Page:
Runoff + Reuse in the Hawaiian Context
As the development of Hawaiʻi’s urban and residential areas has increased, the land’s natural capacity to absorb rainwater and and filter pollutants has been diminished. The draining and filling of floodplains, including lowland wetlands and marshes, channelization and straightening of waterways, and development of homes and businesses immediately adjacent to streams and rivers has amplified the hazards of flash flooding and non-point source water contamination across the state. The use of green infrastructure seeks to reintroduce natural systems into our urban spaces, simultaneously enhancing ecosystems and their co-benefits, including flood mitigation and water filtration.
Our current stormwater management system is based on the conveyance of stormwater away from residential and commercial areas and into storm drains, hardened channels, and underground culverts. These hard structures are known as grey infrastructure.
Rather than treating water as something to be disposed of quickly, green infrastructure seeks to replicate nature’s pace by slowing down and soaking in stormwater before it reaches the streams and the ocean. This process allows high-velocity flood waters to dissipate, sediment to settle out of the water column, and pollutants to be filtered prior to reaching sensitive habitat areas.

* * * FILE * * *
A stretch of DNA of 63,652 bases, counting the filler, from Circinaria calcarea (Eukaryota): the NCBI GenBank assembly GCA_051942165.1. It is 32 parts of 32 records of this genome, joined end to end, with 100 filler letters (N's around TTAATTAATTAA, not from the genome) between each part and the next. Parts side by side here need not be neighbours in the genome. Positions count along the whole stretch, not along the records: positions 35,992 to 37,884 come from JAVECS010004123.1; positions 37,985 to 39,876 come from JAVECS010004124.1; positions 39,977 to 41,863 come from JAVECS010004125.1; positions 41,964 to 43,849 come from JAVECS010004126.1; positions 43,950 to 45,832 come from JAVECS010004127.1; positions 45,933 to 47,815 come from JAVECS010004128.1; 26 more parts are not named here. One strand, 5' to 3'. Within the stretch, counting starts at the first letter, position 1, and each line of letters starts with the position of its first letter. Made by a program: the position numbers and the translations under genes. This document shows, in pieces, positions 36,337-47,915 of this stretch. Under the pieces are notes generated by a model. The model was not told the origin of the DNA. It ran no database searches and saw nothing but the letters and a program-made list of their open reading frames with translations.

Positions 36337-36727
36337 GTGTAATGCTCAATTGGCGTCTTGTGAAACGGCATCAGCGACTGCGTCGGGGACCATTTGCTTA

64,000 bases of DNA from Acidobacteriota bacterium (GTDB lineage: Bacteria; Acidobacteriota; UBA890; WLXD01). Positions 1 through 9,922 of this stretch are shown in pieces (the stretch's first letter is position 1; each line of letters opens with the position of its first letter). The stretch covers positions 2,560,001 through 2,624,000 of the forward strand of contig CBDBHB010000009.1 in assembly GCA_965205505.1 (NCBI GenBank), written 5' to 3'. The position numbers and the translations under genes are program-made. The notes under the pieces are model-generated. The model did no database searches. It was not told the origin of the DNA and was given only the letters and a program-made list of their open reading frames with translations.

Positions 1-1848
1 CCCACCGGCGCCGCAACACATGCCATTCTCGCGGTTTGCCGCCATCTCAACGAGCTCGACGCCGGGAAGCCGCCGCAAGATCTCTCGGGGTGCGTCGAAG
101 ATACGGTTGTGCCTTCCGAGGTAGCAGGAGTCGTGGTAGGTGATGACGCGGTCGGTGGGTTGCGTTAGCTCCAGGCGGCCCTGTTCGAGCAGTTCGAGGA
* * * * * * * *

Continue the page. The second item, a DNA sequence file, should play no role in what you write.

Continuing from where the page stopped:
Green infrastructure is not intended to replace Hawaii’s grey infrastructure network, but it can serve a complementary role. By reducing the amount of runoff within the conventional storm drainage system, green infrastructure reduces volumetric stress placed on grey infrastructure during heavy rain events.
Green infrastructure can capture and treat stormwater onsite for nonpotable reuse, such as garden watering. The ‘capture’ and reuse of water is especially important in Hawaii’s short, steep watersheds. During intense rainfall events, which can lead to flash floods, Hawaii’s stormwater sewer system can become overwhelmed. Green solutions like rain gardens, cisterns, and rain barrels can help, especially when employed at a large scale in our communities. This practice is particularly crucial in our island environment. Just think-it takes a rain drop over 25 years to fall from the sky into a mountaintop native forest, infiltrate into the aquifer, and reach your drinking glass (DLNR, 2012). Let’s save our finite resource of potable water for essential uses, and use nonpotable rainwater where we can!